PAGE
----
Tanya M. Odom has worked for more than two decades to advance diversity and inclusion in workplaces and communities around the world.
To mark Women’s History Month, we asked Odom to reflect on the women who influenced her work and thinking on DEI and her passion for social justice.
“Audre Lorde was a Civil Rights activist, poet, and scholar who has always inspired me,” says Odom, who joined the foundation as director of its Equity & Inclusion Program in 2020.
“She was committed to issues of justice and inclusion. She highlighted the importance of a ‘shared struggle,’ and acknowledged the importance of intersectionality. She committed her life and work to issues of injustice.”
Lorde was the author of several volumes of poetry, including “The First Cities,” “Sister Outsider: Essays and Speeches” and “From a Land Where Other People Live,” which was a finalist for the National Book Award for Poetry. A collection of essays, “A Burst of Light,” won the Before Columbus Foundation National Book Award in 1988.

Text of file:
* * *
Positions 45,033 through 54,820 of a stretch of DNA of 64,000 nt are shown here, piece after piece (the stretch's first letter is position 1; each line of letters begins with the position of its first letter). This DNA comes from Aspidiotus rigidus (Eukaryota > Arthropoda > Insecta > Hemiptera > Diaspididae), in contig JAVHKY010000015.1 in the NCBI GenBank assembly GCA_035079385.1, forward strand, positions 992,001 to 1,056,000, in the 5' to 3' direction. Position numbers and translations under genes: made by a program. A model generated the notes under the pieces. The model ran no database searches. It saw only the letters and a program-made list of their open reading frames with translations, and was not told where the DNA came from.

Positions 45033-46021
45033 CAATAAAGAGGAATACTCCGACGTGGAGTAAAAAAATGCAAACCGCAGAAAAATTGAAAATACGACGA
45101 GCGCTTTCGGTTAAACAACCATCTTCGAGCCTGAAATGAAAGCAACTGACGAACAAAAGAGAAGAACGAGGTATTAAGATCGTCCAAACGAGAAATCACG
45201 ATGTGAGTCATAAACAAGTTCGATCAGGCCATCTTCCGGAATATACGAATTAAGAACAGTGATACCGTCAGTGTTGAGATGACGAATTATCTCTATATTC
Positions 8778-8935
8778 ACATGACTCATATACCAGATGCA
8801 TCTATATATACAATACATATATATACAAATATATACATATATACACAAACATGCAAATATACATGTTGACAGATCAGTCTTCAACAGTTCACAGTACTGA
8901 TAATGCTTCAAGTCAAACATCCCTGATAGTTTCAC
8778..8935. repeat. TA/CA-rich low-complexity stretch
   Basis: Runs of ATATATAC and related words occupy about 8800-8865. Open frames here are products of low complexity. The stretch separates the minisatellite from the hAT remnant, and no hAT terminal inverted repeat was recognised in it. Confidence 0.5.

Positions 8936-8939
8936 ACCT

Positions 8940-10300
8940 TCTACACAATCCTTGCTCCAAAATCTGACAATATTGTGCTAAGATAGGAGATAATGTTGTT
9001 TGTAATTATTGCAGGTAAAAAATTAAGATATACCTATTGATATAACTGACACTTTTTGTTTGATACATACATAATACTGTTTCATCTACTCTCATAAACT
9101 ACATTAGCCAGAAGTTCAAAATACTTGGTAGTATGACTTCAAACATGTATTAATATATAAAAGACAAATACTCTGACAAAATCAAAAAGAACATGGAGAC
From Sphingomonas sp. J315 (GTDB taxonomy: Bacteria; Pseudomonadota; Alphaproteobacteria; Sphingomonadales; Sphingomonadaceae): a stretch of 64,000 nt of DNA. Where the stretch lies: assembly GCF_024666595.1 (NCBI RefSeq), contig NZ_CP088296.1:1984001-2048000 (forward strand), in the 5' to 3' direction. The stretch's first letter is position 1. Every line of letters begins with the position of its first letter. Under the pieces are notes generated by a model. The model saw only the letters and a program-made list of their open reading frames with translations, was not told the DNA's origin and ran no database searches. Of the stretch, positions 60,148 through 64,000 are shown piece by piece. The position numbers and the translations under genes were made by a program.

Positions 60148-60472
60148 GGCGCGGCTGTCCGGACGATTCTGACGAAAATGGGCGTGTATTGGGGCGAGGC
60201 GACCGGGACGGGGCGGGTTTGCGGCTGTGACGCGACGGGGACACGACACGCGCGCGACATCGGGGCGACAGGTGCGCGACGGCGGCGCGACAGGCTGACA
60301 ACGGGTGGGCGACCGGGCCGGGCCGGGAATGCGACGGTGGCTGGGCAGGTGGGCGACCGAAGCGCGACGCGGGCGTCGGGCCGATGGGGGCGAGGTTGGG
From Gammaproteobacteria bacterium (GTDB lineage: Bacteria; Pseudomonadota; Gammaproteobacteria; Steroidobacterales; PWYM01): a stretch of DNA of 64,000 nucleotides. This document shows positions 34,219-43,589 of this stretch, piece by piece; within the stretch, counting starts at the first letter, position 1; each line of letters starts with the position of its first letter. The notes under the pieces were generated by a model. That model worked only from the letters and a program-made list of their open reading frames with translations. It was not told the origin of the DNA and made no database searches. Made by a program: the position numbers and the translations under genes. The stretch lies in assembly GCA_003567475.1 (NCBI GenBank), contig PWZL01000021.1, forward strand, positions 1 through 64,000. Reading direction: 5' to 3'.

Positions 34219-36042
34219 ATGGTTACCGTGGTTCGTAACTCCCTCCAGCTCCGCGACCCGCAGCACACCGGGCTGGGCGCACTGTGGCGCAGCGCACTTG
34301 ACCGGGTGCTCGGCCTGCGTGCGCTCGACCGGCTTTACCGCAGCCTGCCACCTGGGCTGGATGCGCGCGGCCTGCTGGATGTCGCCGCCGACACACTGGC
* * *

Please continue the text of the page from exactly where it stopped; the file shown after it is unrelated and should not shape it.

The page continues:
“You do not have to be me in order for us to fight alongside each other,” Lorde wrote, in one of Odom’s favorite quotes. “I do not have to be you to recognize that our wars are the same. What we must do is commit ourselves to some future that can include each other and to work toward that future with the particular strengths of our individual identities.” And in order for us to do this, we must allow each other our differences at the same time as we recognize our sameness.”
My mother always instilled in us that if we could help someone, then we should.
Odom credits her mother for teaching her to recognize injustice and working to correct it in the world. She recalls her family once had Helen Reddy’s “I am Woman” as the song on their answering machine.
“My mother always instilled in us that if we could help someone, then we should,” she says.
“We grew up with a keen awareness of how others were treated unfairly. She also taught us about standing up for what is right. From the time we were little we attended protests and marches related to various causes. We grew up in a house singing songs of the Civil Rights movement.”